At the time, the series drew criticism from some.
The Post reports today:
In an interview this week, former D.C. police chief Charles H. Ramsey, who had been in charge of the original Levy investigation, said he was surprised last summer by some of the findings of The Post's series. "There were a couple of things, when I read the series, I said, 'Oh man,' " Ramsey said.There are people who say they'd like to see every newspaper in America go out of business. There' a guy right here in Miami who'd like to see the Herald fold tomorrow.
For example, Ramsey said, he had not known that his two original detectives on the Levy case never interviewed the two women whom Guandique had attacked at knifepoint.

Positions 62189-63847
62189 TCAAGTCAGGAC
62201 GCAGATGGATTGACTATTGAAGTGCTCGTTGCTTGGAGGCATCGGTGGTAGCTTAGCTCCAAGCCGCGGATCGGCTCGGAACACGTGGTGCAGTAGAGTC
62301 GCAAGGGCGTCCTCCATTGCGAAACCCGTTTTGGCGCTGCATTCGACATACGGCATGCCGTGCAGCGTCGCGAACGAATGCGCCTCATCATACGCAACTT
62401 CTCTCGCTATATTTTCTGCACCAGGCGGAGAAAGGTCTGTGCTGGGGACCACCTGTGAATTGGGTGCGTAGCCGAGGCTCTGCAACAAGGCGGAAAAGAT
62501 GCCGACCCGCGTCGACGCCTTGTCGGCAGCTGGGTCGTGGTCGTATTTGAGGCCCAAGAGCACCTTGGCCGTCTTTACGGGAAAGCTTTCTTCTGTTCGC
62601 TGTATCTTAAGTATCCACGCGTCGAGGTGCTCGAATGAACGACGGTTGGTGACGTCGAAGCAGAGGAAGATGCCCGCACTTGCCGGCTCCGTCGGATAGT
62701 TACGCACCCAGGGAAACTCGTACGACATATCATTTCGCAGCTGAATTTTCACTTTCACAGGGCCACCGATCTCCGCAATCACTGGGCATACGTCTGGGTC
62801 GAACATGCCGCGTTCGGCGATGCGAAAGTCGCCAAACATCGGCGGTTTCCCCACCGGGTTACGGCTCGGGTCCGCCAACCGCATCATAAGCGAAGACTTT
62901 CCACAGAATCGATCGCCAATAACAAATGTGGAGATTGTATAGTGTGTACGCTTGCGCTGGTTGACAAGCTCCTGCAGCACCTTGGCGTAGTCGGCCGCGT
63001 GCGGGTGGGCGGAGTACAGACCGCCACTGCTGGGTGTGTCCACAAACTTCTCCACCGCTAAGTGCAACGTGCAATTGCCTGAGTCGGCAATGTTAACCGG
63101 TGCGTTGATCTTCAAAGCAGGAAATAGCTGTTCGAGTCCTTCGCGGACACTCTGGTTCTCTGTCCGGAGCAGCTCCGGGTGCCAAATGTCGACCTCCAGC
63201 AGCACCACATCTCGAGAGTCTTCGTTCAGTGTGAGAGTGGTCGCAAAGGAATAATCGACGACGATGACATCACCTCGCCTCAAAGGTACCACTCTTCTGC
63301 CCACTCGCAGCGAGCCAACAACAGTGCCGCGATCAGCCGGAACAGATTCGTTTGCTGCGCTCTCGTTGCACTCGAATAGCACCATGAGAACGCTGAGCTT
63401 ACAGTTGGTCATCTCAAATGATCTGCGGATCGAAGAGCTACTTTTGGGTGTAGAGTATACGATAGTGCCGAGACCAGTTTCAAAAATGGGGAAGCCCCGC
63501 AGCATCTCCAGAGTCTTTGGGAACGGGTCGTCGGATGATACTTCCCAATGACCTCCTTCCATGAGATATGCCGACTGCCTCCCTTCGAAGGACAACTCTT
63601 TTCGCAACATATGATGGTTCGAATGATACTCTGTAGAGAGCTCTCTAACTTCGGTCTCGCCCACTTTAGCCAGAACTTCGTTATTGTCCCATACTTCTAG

But those people never explain what they'd like to see take the place of a vigilant newspaper. Just imagine Miami without a newspaper to look over the shoulders of elected officials and others with power such as the police.
The Herald won't be going out of business next week or next month. But things are looking increasingly grim at One Herald Plaza.
Locally, some of the canaries in the coal mine have stopped singing. It looks like Miami Beach has lost an independent voice.